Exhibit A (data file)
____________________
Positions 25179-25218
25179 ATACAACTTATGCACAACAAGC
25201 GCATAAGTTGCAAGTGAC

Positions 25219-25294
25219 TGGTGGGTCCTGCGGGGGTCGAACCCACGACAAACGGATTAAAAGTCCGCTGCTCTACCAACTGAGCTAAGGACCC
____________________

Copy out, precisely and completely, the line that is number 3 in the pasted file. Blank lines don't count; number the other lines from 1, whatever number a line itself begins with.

25201 GCATAAGTTGCAAGTGAC